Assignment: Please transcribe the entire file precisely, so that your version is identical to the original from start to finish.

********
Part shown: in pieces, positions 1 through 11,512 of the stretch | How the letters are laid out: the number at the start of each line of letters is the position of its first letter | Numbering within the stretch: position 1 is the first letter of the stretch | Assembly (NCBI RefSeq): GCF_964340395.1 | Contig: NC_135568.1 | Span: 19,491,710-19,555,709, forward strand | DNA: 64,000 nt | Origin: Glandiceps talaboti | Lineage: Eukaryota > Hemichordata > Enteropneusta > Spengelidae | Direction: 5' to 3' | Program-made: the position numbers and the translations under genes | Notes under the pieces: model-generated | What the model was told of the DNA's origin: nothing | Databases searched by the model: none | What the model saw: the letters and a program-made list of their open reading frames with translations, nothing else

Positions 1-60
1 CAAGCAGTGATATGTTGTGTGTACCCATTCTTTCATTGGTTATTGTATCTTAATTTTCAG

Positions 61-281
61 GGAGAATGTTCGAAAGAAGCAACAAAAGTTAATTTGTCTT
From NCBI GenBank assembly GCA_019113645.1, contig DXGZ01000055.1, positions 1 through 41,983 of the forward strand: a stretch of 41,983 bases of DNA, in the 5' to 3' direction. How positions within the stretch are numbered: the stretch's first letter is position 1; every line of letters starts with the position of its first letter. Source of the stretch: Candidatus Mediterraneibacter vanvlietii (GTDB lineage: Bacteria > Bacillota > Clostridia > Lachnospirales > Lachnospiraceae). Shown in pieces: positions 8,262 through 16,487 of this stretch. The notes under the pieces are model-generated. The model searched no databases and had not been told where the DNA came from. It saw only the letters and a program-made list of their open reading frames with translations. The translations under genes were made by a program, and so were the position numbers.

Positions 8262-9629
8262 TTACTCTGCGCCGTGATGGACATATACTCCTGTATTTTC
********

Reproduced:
Part shown: in pieces, positions 1 through 11,512 of the stretch | How the letters are laid out: the number at the start of each line of letters is the position of its first letter | Numbering within the stretch: position 1 is the first letter of the stretch | Assembly (NCBI RefSeq): GCF_964340395.1 | Contig: NC_135568.1 | Span: 19,491,710-19,555,709, forward strand | DNA: 64,000 nt | Origin: Glandiceps talaboti | Lineage: Eukaryota > Hemichordata > Enteropneusta > Spengelidae | Direction: 5' to 3' | Program-made: the position numbers and the translations under genes | Notes under the pieces: model-generated | What the model was told of the DNA's origin: nothing | Databases searched by the model: none | What the model saw: the letters and a program-made list of their open reading frames with translations, nothing else

Positions 1-60
1 CAAGCAGTGATATGTTGTGTGTACCCATTCTTTCATTGGTTATTGTATCTTAATTTTCAG

Positions 61-281
61 GGAGAATGTTCGAAAGAAGCAACAAAAGTTAATTTGTCTT
From NCBI GenBank assembly GCA_019113645.1, contig DXGZ01000055.1, positions 1 through 41,983 of the forward strand: a stretch of 41,983 bases of DNA, in the 5' to 3' direction. How positions within the stretch are numbered: the stretch's first letter is position 1; every line of letters starts with the position of its first letter. Source of the stretch: Candidatus Mediterraneibacter vanvlietii (GTDB lineage: Bacteria > Bacillota > Clostridia > Lachnospirales > Lachnospiraceae). Shown in pieces: positions 8,262 through 16,487 of this stretch. The notes under the pieces are model-generated. The model searched no databases and had not been told where the DNA came from. It saw only the letters and a program-made list of their open reading frames with translations. The translations under genes were made by a program, and so were the position numbers.

Positions 8262-9629
8262 TTACTCTGCGCCGTGATGGACATATACTCCTGTATTTTC